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Add an overload of Timer#time that takes Runnable #989

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merged 1 commit into from Jan 5, 2017

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stevenschlansker
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This allows you to invoke method handles or lambdas that
don't return a value easily.

This allows you to invoke method handles or lambdas that
don't return a value easily.
@arteam arteam merged commit 15dde82 into dropwizard:3.2-development Jan 5, 2017
@arteam
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arteam commented Jan 5, 2017

Thanks for your contribution, Steven.

@arteam arteam added this to the 3.2.0 milestone Jan 5, 2017
@stevenschlansker stevenschlansker deleted the timer-runnable branch January 5, 2017 17:49
@mwhipple
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mwhipple commented Mar 6, 2017

I may be missing something (and I'm definitely late) but this seems like a potentially bad design change. Now #time accepts 2 possible SAM argument types which will complicate implicit coercion of lambdas or similar first class functions.

@samperman
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FYI, this breaks groovy users of this api. Code like this appears to always call the Runnable version and doesn't return anything:

def result = timer.time {
  doSomething()
}

A workaround is to modify the call to look like this:

def result = timer.time ({
  doSomething()
} as Callable)

@ryantenney
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@mwhipple I don't think that had been considered. We could revert this change as it's likely no one is using it yet. Either way we'll be sure to avoid this problem in v4.

@mwhipple
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mwhipple commented Mar 6, 2017

@ryantenney cool, thanks for the quick response!

@ryantenney
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ryantenney commented Mar 6, 2017 via email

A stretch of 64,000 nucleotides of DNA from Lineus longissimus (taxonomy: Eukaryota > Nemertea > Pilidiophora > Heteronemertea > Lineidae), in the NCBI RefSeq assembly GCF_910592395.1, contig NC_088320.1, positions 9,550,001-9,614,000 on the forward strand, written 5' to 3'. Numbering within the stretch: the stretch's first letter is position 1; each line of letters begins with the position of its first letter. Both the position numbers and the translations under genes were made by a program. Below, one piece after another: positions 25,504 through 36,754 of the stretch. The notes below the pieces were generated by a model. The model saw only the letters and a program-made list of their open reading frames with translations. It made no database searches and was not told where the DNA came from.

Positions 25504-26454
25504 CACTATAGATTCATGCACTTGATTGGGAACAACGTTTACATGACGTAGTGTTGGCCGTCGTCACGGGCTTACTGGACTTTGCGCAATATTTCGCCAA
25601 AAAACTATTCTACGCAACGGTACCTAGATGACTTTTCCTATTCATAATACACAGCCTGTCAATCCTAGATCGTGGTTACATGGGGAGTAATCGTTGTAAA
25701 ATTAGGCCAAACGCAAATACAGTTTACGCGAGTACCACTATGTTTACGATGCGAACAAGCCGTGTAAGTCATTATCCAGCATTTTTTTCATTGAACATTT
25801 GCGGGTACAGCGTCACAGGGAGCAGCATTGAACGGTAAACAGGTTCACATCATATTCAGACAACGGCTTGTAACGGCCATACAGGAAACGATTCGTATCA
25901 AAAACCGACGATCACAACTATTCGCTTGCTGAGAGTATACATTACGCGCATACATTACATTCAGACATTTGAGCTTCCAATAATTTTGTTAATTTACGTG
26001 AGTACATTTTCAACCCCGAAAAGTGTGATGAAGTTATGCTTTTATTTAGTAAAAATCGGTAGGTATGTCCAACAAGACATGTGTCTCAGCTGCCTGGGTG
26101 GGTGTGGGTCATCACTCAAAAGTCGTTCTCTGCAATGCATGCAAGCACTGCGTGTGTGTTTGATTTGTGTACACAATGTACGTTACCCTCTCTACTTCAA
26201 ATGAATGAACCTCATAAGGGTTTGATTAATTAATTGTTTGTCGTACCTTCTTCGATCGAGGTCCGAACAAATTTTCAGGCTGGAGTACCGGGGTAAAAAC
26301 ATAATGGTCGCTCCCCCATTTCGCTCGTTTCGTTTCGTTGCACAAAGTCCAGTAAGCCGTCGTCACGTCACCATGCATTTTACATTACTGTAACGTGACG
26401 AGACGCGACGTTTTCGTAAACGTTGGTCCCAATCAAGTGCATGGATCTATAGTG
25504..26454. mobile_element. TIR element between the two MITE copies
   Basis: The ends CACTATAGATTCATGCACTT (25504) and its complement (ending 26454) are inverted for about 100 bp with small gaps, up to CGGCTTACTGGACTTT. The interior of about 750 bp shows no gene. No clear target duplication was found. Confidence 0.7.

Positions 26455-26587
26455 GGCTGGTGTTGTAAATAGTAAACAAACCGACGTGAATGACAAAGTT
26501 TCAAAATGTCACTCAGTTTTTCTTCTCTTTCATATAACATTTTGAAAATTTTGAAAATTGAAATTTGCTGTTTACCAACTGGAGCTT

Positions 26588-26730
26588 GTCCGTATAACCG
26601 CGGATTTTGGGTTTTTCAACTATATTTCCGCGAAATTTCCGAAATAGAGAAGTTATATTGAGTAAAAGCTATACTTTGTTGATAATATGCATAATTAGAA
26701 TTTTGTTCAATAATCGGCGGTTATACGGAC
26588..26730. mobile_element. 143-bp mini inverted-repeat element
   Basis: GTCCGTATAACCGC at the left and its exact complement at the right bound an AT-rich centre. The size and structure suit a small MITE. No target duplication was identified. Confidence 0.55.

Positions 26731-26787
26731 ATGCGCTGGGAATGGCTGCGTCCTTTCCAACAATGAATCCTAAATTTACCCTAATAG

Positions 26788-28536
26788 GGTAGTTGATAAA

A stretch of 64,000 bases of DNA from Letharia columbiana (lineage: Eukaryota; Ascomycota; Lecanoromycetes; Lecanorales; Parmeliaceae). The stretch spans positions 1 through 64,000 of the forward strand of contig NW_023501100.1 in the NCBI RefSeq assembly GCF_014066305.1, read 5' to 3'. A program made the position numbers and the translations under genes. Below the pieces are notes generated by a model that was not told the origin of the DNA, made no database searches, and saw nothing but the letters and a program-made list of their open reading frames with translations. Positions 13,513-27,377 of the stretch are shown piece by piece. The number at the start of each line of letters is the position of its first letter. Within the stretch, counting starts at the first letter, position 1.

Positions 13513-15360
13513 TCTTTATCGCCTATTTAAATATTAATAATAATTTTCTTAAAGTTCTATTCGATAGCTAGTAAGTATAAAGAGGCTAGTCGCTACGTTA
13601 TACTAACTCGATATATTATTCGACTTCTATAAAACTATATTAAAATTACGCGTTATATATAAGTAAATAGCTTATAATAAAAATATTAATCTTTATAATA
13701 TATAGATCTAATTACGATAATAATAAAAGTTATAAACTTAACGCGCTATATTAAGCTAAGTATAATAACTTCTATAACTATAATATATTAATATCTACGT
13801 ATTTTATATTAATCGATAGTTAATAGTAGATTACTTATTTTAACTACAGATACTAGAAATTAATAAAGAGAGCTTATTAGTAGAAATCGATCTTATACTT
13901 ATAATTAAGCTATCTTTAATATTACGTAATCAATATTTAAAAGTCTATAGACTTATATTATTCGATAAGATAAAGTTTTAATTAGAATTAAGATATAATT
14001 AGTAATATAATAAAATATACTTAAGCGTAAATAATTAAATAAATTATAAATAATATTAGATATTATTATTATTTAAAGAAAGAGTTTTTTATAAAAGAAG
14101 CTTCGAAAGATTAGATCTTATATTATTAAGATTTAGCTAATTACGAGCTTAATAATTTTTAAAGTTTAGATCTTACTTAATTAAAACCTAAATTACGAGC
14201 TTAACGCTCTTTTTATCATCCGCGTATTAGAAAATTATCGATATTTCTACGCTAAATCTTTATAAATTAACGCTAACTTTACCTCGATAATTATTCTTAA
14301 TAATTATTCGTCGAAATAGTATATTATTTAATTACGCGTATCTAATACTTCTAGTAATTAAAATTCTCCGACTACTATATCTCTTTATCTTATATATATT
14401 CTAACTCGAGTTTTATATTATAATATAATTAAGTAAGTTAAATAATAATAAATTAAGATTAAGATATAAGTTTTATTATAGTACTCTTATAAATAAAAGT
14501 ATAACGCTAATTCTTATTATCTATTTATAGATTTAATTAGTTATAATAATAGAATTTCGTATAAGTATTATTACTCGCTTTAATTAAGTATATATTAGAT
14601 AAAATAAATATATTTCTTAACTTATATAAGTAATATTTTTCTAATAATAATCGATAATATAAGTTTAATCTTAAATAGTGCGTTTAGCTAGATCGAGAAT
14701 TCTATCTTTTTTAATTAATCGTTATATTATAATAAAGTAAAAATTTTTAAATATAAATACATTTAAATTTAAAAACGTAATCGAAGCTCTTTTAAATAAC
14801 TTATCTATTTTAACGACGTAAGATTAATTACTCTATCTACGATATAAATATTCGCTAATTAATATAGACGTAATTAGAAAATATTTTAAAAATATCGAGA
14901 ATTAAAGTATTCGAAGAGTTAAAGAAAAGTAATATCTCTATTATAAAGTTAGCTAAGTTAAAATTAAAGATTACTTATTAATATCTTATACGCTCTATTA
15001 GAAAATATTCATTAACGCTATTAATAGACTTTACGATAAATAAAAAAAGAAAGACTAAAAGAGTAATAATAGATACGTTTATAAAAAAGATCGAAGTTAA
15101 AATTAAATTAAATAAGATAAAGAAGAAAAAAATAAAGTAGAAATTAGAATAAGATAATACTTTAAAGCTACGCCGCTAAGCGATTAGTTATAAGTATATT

@arteam
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arteam commented Mar 6, 2017

I had an impression that the compiler is smart enough to figure out which SAM should applied depending on the argument. For instance, this snippet compiles for me:

Timer timer = new MetricRegistry().timer("test");
timer.time(() -> System.out.println());
timer.time(() -> System.currentTimeMillis());

@mwhipple
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mwhipple commented Mar 6, 2017

Ok, thanks for the additional info...it looks like this may just be a Groovy issue.
http://docs.oracle.com/javase/specs/jls/se8/html/jls-15.html#jls-15.12.2.1

If the target type's function type has a void return, then the lambda body is either a statement expression (§14.8) or a void-compatible block (§15.27.2).

If the target type's function type has a (non-void) return type, then the lambda body is either an expression or a value-compatible block (§15.27.2).

Sorry for the half-baked concern

@stevenschlansker
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If it is really that bad, you could just give the method a different name so it is not an overload.

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5 participants